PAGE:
Filed in Cloud Industry Insights by Alan Schoenbaum | March 19, 2013 3:00 pm
On Thursday March 14, 2013 the House Subcommittee on Courts, Intellectual Property and the Internet held an important hearing entitled “Abusive Patent Litigation: The Impact on American Innovation & Jobs, and Potential Solutions.” Judiciary Committee Chairman Bob Goodlatte of Virginia summed up the patent troll problem perfectly in his prepared remarks:
Many of these PAEs (patent acquisition entities) file lawsuits against small and medium-sized businesses, targeting a settlement just under what it would cost for litigation, knowing that these businesses will want to avoid costly litigation and probably pay up.
PAE lawsuits claim ownership over basic ideas, such as sending a photocopy to email, podcasting, aggregating news articles, offering free Wi-Fi in your shop, or using a “shopping cart” on your website – something is terribly wrong here.
The patent system was never intended to be a playground for trial lawyers and frivolous claims. We need to work on reforms to discourage frivolous patent litigation and keep U.S. patent laws up to date. Abusive patent troll litigation strikes at the very heart of American innovation and job creation. That is why Congress, the Federal Courts and the PTO should continue to take the necessary steps to ensure that the patent system lives up to its Constitutional underpinnings.
One of the witnesses at the hearing, John Boswell, senior vice president and chief legal officer of SAS, a leading privately held software firm, stated that “patent trolls are business terrorists. Their weapons of mass destruction are software and business-method patents with fuzzy boundaries that can be asserted against many different products, many different companies, in many different ways.”
At Rackspace, the patent troll problem is our most pressing legal issue. Since 2010, our spending to combat PAEs has increased by 500 percent. We are fighting for software patent reform and are working closely with legislators to encourage troll-free innovation.
But changing the law to get rid of patent trolls will not be easy. The patent trolls and their lawyers are well-funded, and will fight vigorously to protect the status quo and their ability to victimize small businesses and start ups with their lawsuits.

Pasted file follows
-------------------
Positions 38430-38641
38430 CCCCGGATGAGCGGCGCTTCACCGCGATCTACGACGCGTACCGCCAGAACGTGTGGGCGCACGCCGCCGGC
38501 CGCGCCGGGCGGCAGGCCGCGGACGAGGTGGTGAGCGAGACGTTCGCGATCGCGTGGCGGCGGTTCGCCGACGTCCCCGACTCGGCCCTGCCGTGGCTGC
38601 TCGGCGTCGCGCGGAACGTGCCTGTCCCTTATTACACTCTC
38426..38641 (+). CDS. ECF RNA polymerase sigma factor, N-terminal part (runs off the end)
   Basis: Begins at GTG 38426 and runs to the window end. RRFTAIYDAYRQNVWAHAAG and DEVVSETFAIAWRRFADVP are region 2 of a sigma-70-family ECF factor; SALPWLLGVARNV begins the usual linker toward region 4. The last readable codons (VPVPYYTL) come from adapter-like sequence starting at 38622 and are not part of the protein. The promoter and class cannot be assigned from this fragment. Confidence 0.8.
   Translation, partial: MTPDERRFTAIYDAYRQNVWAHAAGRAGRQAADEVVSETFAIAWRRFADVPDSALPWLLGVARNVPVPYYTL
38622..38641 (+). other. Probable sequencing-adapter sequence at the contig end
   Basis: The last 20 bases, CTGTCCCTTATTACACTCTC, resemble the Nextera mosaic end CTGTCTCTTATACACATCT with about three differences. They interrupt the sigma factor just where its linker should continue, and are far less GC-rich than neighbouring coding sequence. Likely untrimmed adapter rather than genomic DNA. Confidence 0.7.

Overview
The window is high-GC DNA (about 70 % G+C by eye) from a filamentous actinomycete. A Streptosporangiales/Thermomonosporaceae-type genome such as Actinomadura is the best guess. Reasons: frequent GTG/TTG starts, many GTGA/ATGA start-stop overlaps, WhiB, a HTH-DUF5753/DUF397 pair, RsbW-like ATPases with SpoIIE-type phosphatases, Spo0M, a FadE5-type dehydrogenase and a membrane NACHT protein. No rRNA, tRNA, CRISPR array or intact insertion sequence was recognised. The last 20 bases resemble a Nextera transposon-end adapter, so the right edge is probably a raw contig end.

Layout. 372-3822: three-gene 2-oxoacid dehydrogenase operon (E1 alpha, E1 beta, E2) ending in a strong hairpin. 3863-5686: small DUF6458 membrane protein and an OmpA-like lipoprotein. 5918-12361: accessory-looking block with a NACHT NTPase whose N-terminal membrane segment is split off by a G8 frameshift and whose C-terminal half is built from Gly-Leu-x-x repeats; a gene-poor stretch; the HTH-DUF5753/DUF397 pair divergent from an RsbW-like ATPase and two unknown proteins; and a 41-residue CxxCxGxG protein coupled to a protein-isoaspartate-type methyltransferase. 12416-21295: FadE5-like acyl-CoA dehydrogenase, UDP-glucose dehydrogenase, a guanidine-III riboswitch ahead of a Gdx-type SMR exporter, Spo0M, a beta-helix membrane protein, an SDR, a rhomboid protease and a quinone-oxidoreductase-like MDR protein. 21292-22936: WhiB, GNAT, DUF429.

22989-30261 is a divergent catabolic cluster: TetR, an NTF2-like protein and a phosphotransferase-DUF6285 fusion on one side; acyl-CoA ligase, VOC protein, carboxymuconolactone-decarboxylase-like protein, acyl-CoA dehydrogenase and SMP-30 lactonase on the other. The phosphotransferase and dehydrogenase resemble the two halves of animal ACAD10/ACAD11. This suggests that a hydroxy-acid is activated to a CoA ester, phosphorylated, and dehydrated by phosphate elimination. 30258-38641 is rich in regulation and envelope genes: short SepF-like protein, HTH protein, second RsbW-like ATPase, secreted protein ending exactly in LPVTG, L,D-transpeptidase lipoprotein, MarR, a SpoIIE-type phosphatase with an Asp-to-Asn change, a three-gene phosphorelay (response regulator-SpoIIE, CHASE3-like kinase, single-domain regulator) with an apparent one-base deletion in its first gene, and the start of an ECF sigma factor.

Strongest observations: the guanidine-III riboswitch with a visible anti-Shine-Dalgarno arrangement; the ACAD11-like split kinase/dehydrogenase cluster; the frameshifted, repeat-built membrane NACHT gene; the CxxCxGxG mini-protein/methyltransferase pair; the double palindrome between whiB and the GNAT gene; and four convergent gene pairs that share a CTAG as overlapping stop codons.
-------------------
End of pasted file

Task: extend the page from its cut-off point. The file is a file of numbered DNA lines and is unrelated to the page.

Even so, technology users should be encouraged by the attention given to end users at the committee hearing. “End users” are you and me: small businesses, developers, students, professionals, and other ordinary Americans who use technology in our daily lives. We didn’t steal somebody’s idea. We didn’t copy someone’s patent. We bought a computer and downloaded some software. We bought a scanner.
Most of the witnesses and members of the committee at the hearing acknowledged the serious problem that threatens essentially everybody who owns a computer. Consider the “scanner trolls” referred to in Chairman Goodlatte’s statement which have sent out untold numbers of letters claiming patent infringement and demanding payment for the recipients’ use of a simple document scanner to scan documents to e-mail.
Just as bad, the “Wi-Fi troll” has filed several suits against retailers and other small businesses, claiming that their ordinary Wi-Fi networks infringe a group of seventeen patents. In the Wi-Fi troll case, Cisco Systems fought back and even filed a civil suit under the Racketeer Influenced and Corrupt Organizations Act, (“RICO”) which is used by law enforcement to expose and fight criminal activity and gives ordinary citizens the right to bring civil suits if they are harmed by racketeering activities. The RICO case was thrown out, but Cisco’s efforts are to be commended.
These egregious examples are typical patent troll activities, and Congress has the power to bring them to an end. Congressman Blake Farenthold’s questioning was right on point and went straight to the heart of the issue. Congressman Farenthold offered a simple, workable solution to solve a big part of the problem: immunize end users of commodity-type products from patent litigation. Under this approach, if a business (or individual) buys a computer or other piece of commodity gear and is using it in its intended way, it cannot be sued for patent infringement.
There is precedent in the law for this type of immunity. For example, Section 287(c) of the U.S. Patent Act, the Physician’s Immunity Statute, was enacted in 1997 to immunize physicians from infringement claims for practicing patented medical procedures.
Most small businesses and software developers cannot afford to hire a lawyer to defend them against lawsuits. Our legal system is just too expensive. Elected officials celebrate startups and small businesses as job creators and innovators. Unfortunately, for most small businesses, our patent laws are something to be feared, and an obstacle to success. This is not the right policy in 2013. The U.S. Patent Act should be amended to protect the hundreds of thousands of businesses that are subject to victimization by a handful of people who are taking advantage of a broken system.
Patent trolls, who employ few and create nothing but wealth for themselves and their lawyers, have made a mockery of an historic law designed to promote the progress of science and useful arts. It is time to fix this exploit. Immunizing end users as part of a legislative package to meet the objectives that Chairman Goodlatte set forth, to “continue to take the necessary steps to ensure that the patent system lives up to its Constitutional underpinnings” would go a long way to restore the confidence of American businesses in the patent system.
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